The third row seats can be pulled up easily, though with the high floor, will force those with the unfortunate luck of drawing these seats to assume the fetal position. Nonetheless, BMW engineers have also addressed their need for storage with well placed armrests, a coin tray and cupholders.
Finally, the very back of the cargo floor reveals a slot where the retractable tonneau cover can be stored when the third row seats are up. With the third row seats down, this cover slots neatly into place just behind the second row, and rolls out to hide any stuffed unicorns and baby seats and salvage whatever shred of male pride there is left.
Convenience and surprisingly good interior ergonomics aside, the Gran Tourer’s real saving grace is in its powertrain. Mock it if you must for its sacrilege of BMW brand identity, it at least delivers on the thrills. The 218i badge has no bearing as it is powered by a 1.5-liter three-cylinder engine that gets jaws dropping for the wrong reasons. What’s easy to miss is the Frankensteining done to this humble little power plant to get it to produce 136 PS and 220 Nm of torque — TwinPower Turbo. This is paired with a 6-speed automatic with manual mode to drive the front wheels.
This is all kept aloft by a chassis that returns typical BMW firmness without being too jarring. It’s also surprisingly quite stable and grippy. The steering is also pretty precise.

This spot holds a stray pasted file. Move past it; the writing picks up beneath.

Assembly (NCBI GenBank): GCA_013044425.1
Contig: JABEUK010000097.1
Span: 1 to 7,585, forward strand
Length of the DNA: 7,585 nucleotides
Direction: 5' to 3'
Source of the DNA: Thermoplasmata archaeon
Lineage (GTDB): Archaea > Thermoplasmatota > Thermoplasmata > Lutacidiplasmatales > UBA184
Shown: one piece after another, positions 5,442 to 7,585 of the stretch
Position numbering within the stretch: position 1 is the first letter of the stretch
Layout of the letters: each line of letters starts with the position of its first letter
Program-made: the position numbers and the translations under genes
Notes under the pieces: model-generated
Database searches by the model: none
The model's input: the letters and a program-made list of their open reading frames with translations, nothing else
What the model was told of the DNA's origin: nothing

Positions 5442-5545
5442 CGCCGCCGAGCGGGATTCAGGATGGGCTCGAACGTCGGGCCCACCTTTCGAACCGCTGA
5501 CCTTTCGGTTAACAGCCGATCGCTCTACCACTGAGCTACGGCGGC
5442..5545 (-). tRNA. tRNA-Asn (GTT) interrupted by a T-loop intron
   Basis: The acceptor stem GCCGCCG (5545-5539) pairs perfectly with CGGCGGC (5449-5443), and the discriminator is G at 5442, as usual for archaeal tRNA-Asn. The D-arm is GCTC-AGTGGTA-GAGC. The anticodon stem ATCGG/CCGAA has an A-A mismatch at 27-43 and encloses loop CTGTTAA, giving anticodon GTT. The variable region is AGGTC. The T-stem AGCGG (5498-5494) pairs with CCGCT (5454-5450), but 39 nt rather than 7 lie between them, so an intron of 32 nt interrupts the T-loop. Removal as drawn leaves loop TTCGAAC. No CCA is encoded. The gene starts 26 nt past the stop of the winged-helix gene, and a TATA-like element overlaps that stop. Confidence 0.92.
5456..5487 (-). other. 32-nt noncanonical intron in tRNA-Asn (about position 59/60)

Those last ingredients combine to produce a car that, though may be boring to look at, is the exact opposite to drive. It’s these dynamics that allow the reluctant father to cling to the last vestiges of manhood and rage, rage against the dying of testosterone. Plop it into sport mode, slide the stick into manual and the Gran Tourer turns into the track car once lost to OLX.
The engine happily revs to its 6,500 rpm limit, the electronic throttle seems almost analog in its responsiveness and the gear shifts quick and crisp like Hursts of yore. Throw it into a corner and the nose follows with cornering limits one expects of an M Coupe, not an MPV. Like the Active Tourer, the Gran Tourer can also be a hooligan at a moment’s notice. Just be sure to secure any loose items in the back.
Having to meet two seemingly contradictory criteria: its role as a conscientious family MPV, and a vehicle worthy of BMW’s reputation as a producer of exciting vehicles to drive, the Gran Tourer understandably compromises on both. For one, it only manages a paltry 7.5 km/L in heavy traffic, the third row is woefully unsuitable for adults, and its price tag of PhP 2,790,000 makes it an unlikely choice for a primary family vehicle. As for excitement, it certainly delivers, though there is much to be desired of its form factor.
I do salute the BMW engineer who took on the unfortunate task of designing this vehicle. There is that palpable rage, rage against going gently into that good MPV night. And for the reluctant fathers with quite a bit of family budget to spend on a kid friendly MPV, yet still yearn to blaze against the dying of the light, this is the car designed for your very specific quandary.